After a series of court decisions, the remaining issues to be litigated are:
Act 250 Appeal
- Issues left in the appeal were the new hotel’s conformance with criteria 5 (traffic) and 8 (historic sites).
- Capitol Plaza had filed a renewed motion to dismiss the appellants on standing/party status grounds since the requests for party status were based on the garage, not the hotel. The appellants disagree with this assertion.
Parking Garage Subdivision Appeal
- Whether the proposed, new +/−0.55-acre lot to be subdivided from the Capitol Plaza lot (the “New Lot”) has an undue adverse impact on the environment, neighboring properties, or character of the area and is compatible with the UC-1 zoning district’s Downtown Business Neighborhood.
- Whether the New Lot is consistent with the planned settlement pattern of the area.
- Whether the New Lot had to comply with street tree standards.
- Whether the landscaping design surrounding the New Lot respects the historic character of the Downtown Business Neighborhood.
Parking Garage Site Plan Appeal
- Whether the parking garage satisfies river setback and riparian buffer requirements, depending on whether the North Branch is “channelized” in this location.
- Whether the site plan respects view corridors and significant vistas, including gateway views of the city and State House.
- Whether the aspects of the parking garage that are allowed to be regulated (building bulk, yards, courts, setbacks, landscaping, etc.) are in harmony with the character of the UC-1 zoning district.
- Whether the redesign of the 60 State Street lot conformed with the regulations to the maximum extent feasible given its physical characteristics, including parking lot landscaping, walkway width and location, and parking lot shading requirements.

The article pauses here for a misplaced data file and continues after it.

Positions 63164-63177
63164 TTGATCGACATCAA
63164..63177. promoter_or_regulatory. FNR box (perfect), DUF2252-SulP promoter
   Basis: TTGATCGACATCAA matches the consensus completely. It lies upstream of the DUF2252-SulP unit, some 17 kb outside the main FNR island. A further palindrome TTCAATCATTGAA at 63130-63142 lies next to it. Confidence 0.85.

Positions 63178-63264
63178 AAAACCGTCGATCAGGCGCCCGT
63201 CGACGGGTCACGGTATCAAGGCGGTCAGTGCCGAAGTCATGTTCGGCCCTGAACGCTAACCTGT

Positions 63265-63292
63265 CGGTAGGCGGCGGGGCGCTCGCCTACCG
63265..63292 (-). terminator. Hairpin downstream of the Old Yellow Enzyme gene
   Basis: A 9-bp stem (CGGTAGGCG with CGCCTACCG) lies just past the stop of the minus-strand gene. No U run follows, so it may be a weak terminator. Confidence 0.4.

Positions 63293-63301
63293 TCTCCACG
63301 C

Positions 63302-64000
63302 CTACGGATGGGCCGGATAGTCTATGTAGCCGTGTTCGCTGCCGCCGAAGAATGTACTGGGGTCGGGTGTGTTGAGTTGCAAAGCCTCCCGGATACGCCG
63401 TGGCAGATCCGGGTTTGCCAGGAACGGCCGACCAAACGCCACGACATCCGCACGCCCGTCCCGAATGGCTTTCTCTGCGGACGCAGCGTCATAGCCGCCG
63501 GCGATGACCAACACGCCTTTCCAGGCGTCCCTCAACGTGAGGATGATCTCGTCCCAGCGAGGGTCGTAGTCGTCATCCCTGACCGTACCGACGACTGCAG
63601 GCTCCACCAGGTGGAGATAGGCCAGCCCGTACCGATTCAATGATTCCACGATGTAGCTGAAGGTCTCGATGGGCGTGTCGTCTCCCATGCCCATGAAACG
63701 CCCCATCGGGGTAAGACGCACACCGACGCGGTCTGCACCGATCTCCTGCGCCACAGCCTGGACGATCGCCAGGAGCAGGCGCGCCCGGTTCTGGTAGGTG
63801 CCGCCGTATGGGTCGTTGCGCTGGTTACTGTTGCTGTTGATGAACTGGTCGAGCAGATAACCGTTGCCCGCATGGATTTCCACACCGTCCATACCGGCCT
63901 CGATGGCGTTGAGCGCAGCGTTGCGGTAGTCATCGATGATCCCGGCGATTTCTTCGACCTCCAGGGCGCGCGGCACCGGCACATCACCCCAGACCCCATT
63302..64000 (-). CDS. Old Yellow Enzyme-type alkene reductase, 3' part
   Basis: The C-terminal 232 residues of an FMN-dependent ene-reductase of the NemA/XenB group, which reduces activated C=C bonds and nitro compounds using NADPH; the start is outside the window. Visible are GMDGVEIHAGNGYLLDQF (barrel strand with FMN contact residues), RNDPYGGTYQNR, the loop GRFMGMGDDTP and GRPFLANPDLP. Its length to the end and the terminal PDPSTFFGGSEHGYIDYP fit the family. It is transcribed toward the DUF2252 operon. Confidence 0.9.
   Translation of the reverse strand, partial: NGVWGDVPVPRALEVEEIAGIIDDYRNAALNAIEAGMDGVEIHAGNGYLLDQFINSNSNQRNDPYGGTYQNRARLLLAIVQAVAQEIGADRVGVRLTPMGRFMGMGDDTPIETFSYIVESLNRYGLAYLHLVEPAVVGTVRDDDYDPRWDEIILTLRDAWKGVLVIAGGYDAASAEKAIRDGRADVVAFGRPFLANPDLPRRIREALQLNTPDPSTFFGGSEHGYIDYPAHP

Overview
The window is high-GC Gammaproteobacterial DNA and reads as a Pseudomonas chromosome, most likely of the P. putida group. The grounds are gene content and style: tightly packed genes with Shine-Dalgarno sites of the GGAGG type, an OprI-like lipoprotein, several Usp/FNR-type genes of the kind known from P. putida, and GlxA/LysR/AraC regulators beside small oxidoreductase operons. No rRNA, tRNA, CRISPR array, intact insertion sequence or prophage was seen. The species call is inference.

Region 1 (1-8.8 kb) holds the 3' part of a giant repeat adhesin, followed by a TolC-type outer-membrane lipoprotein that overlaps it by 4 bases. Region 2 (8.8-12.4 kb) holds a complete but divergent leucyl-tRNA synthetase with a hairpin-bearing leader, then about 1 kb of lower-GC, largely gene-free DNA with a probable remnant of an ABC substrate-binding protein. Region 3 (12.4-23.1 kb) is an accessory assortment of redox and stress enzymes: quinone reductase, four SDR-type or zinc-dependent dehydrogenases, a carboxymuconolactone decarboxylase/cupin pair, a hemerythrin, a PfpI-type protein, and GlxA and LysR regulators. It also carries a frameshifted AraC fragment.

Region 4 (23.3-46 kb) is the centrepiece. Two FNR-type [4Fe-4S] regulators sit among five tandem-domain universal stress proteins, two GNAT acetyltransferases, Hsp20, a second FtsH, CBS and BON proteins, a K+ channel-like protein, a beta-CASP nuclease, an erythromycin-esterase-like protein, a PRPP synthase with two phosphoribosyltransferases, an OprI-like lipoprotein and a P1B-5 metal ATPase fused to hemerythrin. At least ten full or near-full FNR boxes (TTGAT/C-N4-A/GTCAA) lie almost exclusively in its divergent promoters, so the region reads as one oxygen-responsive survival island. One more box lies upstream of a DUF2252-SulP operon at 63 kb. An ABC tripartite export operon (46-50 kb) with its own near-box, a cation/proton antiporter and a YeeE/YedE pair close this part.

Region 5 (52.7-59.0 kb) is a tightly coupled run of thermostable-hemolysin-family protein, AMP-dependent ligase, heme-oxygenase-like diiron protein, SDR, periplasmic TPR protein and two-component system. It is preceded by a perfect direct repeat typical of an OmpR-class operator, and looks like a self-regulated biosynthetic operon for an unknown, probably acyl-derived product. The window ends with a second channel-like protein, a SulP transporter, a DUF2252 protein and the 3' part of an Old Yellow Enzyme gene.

- Whether the site plan complied with the zoning regulations’ outdoor lighting standards and whether the parking garage lighting was compatible with the character of the neighborhood.
The following issues were raised by appellants but have either been voluntarily withdrawn or dismissed from the case:
- Claims that the parking garage is subject to Act 250 jurisdiction. The appellants contended that the two structures were part of a joint venture, but the court found them to be separate since the city was solely financing, constructing, owning, and operating the parking garage. Appellants strongly contend that this decision was wrong and will be overturned on appeal to the Vermont Supreme Court.
Appellants have lost or withdrawn their challenges to:
- the parking garage allegedly being a conditional and/or nonconforming use;
- the subdivision having an alleged lack of adequate road frontage;
- claim that the parking garage causes unreasonable traffic congestion;
- claims that sidewalks on both sides of the access road are required;
- claims that insufficient bike access or facilities are provided (bicycle amenities are outside the scope of review of a municipal project).
Other questions/comments that have been posed
Would the proposed garage sit on or obstruct access to either the Winooski or North Branch rivers? No. The garage would sit on the State Street side of the railroad tracks and on existing parking lots. All river access would remain exactly the same as it is today.
Would the proposed structure block views of the State House dome? While this is a remaining issue to be litigated, the answer is no. View analysis from all directions shows no obstruction of view. No evidence to the contrary has been produced to date.
Was the voter turnout for this bond vote unusually small? No. Just the opposite. 4,336 people voted on this November election issue, which is very high turnout. In fact, the 2,459 YES votes cast for this bond exactly equals the 20-year average of ALL votes cast in March city elections.
Please feel free to contact me or your elected officials with questions or comments about the city government. I can be reached at email@example.com or 802-223-9502. Other city officials’ email addresses and phone numbers are available on the web.